Thursday, September 13, 2007



Applied for Social Security disability, haven't heard anything, should I be worried ?

For anyone who's not familiar with the social security disability benefits system, this is a natural and fairly common sentiment.

Some individuals might offer advice such as the following: "All disability claims take a long time, don't worry about it". However, that's not necessarily the best advice to follow.

True, there's not really any point to checking the status of your disability case every week (or even every month); however, you do need to check the status of your case in the following situations.

1. After you have to file for disability. Why? Because there are instances in which claimants file applications for disability, wait for several months, and then learn that the social security office never forwarded their claim to the state agency responsible for rendering medical determinations on social security disability and SSI claims (this agency is known in most states as disability determination services and it is at this agency that a claimant's case will be assigned to a disability specialist, or examiner, so medical records may be evaluated and a decision can be made).

So, if you've applied for disability with social security, it may not be a bad idea to call the social security office or to call the state disability agency in your state to verify that the claim was actually sent out for processing. Over the years, I've run into many dozens of situations where a social security office dropped the ball this way---costing a claimant months of "lost time".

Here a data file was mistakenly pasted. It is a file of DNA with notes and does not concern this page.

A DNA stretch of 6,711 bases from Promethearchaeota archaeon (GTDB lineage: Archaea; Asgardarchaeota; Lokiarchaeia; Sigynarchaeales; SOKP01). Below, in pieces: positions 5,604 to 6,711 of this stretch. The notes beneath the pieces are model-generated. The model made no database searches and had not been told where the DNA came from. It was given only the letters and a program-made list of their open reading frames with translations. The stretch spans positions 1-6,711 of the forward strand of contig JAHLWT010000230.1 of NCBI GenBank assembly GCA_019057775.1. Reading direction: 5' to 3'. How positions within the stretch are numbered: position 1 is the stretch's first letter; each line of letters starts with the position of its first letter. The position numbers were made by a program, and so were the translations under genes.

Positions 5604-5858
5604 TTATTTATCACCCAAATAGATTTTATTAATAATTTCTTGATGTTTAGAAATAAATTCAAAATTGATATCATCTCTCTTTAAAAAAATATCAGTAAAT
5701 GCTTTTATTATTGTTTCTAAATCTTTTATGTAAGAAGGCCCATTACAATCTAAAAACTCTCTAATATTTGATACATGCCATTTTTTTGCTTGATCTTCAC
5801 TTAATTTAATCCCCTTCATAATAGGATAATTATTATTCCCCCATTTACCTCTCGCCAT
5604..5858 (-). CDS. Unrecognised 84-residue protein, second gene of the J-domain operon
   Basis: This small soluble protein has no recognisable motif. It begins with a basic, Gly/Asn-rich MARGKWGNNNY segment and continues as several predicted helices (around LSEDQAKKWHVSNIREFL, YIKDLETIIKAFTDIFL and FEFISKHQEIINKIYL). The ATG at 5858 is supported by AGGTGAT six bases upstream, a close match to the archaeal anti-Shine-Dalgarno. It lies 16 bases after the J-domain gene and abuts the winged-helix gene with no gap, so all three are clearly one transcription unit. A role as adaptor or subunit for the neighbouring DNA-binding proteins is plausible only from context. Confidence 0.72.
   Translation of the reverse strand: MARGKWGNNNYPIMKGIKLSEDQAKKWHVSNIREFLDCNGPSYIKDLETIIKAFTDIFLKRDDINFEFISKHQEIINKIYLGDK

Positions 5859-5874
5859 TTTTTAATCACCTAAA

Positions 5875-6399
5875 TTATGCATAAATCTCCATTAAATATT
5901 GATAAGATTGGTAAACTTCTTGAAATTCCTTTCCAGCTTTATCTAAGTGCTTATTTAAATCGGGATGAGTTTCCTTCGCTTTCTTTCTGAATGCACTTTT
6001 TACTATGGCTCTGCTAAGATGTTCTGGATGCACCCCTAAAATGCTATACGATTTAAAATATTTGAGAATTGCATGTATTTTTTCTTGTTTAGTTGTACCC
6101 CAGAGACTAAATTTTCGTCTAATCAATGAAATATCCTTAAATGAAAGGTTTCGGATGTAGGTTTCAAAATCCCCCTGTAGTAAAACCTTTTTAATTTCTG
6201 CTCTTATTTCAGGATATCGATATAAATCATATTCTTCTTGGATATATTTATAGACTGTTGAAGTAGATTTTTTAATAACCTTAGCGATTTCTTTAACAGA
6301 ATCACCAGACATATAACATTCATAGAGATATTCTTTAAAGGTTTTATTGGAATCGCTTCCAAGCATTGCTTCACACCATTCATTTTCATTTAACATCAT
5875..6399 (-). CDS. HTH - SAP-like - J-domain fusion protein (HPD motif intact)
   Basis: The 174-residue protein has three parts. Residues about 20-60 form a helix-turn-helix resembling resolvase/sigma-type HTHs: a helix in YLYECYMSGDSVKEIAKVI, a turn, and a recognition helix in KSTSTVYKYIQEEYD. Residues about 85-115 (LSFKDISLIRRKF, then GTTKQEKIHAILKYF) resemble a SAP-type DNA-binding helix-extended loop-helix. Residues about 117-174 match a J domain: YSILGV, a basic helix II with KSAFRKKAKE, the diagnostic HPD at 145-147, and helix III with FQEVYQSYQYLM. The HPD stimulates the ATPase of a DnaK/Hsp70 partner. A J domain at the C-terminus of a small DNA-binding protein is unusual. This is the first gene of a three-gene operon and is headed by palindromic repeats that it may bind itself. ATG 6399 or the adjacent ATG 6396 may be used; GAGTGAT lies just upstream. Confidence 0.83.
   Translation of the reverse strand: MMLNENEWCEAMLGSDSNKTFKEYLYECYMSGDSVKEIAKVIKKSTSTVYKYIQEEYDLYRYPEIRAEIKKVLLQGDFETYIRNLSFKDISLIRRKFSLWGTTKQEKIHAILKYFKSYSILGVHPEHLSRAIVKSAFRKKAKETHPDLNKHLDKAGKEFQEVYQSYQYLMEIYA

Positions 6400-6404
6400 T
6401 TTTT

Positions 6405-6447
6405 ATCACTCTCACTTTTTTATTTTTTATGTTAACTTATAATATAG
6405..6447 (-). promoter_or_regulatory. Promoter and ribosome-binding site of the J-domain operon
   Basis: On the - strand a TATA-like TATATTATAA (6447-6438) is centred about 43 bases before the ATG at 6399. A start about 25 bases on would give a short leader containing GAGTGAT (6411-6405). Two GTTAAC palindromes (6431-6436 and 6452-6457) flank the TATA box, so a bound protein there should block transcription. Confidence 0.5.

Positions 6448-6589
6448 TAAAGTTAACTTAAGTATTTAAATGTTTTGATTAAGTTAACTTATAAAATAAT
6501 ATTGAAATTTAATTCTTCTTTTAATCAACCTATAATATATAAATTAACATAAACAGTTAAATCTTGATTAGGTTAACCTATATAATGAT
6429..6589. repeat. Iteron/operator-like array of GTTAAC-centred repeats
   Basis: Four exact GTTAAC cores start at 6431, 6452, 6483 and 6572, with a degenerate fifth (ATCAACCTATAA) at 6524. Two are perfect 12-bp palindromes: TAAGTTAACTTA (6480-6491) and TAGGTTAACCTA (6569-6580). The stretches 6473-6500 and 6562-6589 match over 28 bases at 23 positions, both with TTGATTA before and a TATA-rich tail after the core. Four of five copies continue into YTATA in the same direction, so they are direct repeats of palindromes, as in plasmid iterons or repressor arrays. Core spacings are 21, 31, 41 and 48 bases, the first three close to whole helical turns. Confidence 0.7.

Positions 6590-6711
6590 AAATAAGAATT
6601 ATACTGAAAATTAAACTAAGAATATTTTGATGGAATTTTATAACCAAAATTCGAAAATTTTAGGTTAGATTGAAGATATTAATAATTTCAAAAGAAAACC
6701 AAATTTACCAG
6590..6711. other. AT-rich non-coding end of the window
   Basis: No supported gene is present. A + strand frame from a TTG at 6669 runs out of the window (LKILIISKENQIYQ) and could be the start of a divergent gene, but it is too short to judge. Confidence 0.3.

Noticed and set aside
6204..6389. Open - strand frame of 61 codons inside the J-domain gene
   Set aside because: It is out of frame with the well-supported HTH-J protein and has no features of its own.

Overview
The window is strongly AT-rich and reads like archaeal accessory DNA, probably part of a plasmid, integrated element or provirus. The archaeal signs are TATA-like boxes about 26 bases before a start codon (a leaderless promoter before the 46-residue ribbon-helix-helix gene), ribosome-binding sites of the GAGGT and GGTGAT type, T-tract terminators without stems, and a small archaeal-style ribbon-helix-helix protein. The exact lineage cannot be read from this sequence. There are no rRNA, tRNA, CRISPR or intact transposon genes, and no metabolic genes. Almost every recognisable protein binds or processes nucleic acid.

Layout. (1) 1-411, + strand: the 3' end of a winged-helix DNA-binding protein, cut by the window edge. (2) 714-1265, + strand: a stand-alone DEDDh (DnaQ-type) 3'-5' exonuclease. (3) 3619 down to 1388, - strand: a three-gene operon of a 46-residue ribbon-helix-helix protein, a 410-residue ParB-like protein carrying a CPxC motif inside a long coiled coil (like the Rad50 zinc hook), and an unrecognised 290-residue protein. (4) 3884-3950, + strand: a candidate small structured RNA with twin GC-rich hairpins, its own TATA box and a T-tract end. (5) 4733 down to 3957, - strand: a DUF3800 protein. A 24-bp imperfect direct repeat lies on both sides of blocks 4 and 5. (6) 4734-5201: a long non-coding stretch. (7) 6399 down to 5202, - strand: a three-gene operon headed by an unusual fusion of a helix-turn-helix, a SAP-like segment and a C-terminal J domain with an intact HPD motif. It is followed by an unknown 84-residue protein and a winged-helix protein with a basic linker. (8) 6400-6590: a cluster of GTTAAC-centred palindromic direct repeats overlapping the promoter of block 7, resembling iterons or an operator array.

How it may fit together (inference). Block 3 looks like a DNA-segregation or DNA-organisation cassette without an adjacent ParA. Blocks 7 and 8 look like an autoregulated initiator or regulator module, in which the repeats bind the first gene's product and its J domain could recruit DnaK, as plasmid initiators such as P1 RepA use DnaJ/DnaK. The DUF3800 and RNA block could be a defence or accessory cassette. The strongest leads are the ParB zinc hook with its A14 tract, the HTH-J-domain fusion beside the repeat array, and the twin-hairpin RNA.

2. If you've gone through the motions of filing a request for a disability hearing, you should, at some point, contact the hearing office that has jurisdiction over your area. Why? For the same reason that was listed in the first example. On occasion, the social security office will FAIL to send a file to a hearing office after a claimant, or a claimant's disability attorney has sent in a "request for hearing before an administrative law judge". I have personally seen dozens of situations in which a hearing request was mailed in and a claimant called to check the status of the request many months later----only to find that the hearing office never got the request from the social security office.

What is the remedy on situations like this? There really isn't one. Typically, what you get out of the social security office when something like this happens is "Oops, Sorry". However, for the claimant, getting a disability case delayed by several months can literally mean the difference between financial solvency and disaster.




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Disability in the Various States:

Tennessee Disability
New York Disability
Pennsylvania Disability
Washington Disability